The main character of the story is a young brahman (a member of the upper Indian caste) named Siddhardha. He is raised in wealth and love but still feels he lacks something inside of him. Siddhartha and his best friend Govinda decide to go for a quest for Atman. Atman is something incomprehensible, the sense of life and the eternal essence that is in every human being and in all living beings altogether.
Siddhartha decides to start his path with the Samanas - wandering beggars whose ascetic life and refusal of any material goods ascends them above the mortal world. Siddhartha sleeps almost naked on the ground, begs for food or eats anything he can find in the forest. He tries to eliminate his old self, to strip himself of his personality and see what will be left for it shall be the initial Atman.
Siddhartha and Govinda spend three years with Samanas to achieve enlightenment but none of them succeeds. Samanas think that the young men aren’t persistent enough, but Siddhartha starts to think that they are fine and the whole way they chose is wrong. He still agrees to make a pilgrimage to Gotama Buddha. Govinda is shocked and fascinated with the teaching of Gotama and pleads his friend to listen him, saying that they finally reached the man who will guide them to the Atman. But Siddhartha, though he agrees that Gotama Buddha is incredibly wise and is as close to transcendence as a man can be, still wants to find his own way.
Siddhartha asks Gotama about the contradiction in his teachings. Gotama urges his apprentices to accept the unity with all the world, but the Samanas purposefully divide them from the big part of the world that consists of mortal joys. Gotama has no answer, so Siddhartha doesn’t accept Gotama as a teacher and leaves Govinda wishing him best of luck on his way.
Siddhartha believes that it is impossible to become a Buddha, yielding to someone’s influence or teaching. If the Atman is hidden inside every living being, every living being has its own unique way to achieve it, based on its experience. Therefore he decides to go and gather his experience, hoping that once he will be wise enough to become Buddha.
After leaving Gotama, Siddhartha for some time just explores the world around him, immersed in its amazing beauty. In his journey he arrives to a large city and meets a girl named Kamala there. Kamala is a high-class courtesan pleasing the city aristocrats. Trying to unite himself with the part of the world he rejected before, Siddhartha asks Kamala to take him as an apprentice and teach him the art of love. Kamala gently refuses, saying that to become her apprentice he needs good clothes and lots of money. But she doesn’t reject him outright, giving to the young man some tips about finding his place in the material world. Kamala says that such an intelligent and educated young man will easily earn fame and fortune as a trader. Siddhartha thanks her and follows her advice.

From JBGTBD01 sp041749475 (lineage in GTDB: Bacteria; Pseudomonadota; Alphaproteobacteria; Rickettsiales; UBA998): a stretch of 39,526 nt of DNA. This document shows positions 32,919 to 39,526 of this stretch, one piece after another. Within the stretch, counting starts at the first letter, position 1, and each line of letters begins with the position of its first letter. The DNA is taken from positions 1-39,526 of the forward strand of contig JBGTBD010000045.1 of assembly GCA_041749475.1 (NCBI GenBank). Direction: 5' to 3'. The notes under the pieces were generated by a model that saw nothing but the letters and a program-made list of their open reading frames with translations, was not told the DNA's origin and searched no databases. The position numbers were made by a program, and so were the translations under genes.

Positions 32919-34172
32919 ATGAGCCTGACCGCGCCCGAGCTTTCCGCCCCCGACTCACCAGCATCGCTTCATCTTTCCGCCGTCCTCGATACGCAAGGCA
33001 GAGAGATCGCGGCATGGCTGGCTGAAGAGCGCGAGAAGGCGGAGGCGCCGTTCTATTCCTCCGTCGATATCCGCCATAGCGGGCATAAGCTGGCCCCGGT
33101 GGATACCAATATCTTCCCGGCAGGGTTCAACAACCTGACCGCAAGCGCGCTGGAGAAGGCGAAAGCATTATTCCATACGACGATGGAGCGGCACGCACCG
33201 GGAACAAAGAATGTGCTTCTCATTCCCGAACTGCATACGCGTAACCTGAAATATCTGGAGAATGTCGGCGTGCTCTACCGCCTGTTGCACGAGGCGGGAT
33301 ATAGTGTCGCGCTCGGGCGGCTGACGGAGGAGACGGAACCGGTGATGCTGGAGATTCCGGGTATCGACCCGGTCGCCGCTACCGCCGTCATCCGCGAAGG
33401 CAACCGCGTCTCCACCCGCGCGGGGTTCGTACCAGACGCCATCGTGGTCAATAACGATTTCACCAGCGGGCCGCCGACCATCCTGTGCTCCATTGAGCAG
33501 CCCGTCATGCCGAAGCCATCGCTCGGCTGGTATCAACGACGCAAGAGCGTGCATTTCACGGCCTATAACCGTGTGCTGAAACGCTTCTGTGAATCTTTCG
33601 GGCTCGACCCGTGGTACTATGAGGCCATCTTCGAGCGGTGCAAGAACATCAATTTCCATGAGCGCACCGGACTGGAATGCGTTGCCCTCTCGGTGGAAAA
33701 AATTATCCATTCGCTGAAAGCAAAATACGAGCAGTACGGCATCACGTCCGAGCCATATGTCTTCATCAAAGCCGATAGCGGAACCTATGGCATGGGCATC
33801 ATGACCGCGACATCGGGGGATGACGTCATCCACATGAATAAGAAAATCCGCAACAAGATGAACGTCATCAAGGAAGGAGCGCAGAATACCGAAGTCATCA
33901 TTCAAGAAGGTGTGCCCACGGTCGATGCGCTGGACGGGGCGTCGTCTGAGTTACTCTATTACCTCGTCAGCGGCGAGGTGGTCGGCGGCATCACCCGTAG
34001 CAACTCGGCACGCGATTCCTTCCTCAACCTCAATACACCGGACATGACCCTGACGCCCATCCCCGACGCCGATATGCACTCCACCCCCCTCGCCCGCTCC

Siddhartha starts to work as an assistant for a wealthy trader Kamaswami, thoroughly learning the mastery of business from him. He is an excellent student and soon he is promoted from the assistant to trader and later starts his own business. Kamala, who now sees that he is able to pay for her services, becomes his lover and teaches him everything he wants to know about love.
Siddhartha becomes more and more wealthy, now diving deeply into the material world. He gambles, drinks, has sex and buys luxury - but still doesn’t understand why all the people are so concerned with all that things. He even calls such people children who run over the brightest toys in the yard, not understanding that all they do is merely a play. Siddhartha himself doesn’t feel sorrow about his losses and isn’t filled with joy when he wins.
But the event that changed his life was insignificant at first glance. Once in the morning he sees that Kamala’s rare and precious songbird lies dead at the bottom of its cage. Siddhartha suddenly realises that the material world is the same cage he is trapped in and if he doesn’t do something right now, he will eventually die as the songbird without even coming closer to Atman. So in one day he leaves everything: his prosperous business empire, his mansion and even Kamala who lived with him as a wife. He tries to track his own steps to the point where he lost his way.
Siddhartha returns to the river that he crossed after leaving Gotama. He meets the ferryman there - the same who helped him to cross the river for the first time and said to young Siddhartha that he expected him back. The young man is now seriously ill, he has a fever, he hallucinates and barely walks. Siddhartha decides to end it all at once and commit suicide by drowning in the river, but he is saved by the ferryman and nursed back to health. Siddhartha realises that he is caught in Samsara’s wheel - the cycle of eternal life and death, reincarnation in different worlds, defined by karma achieved in the previous lives.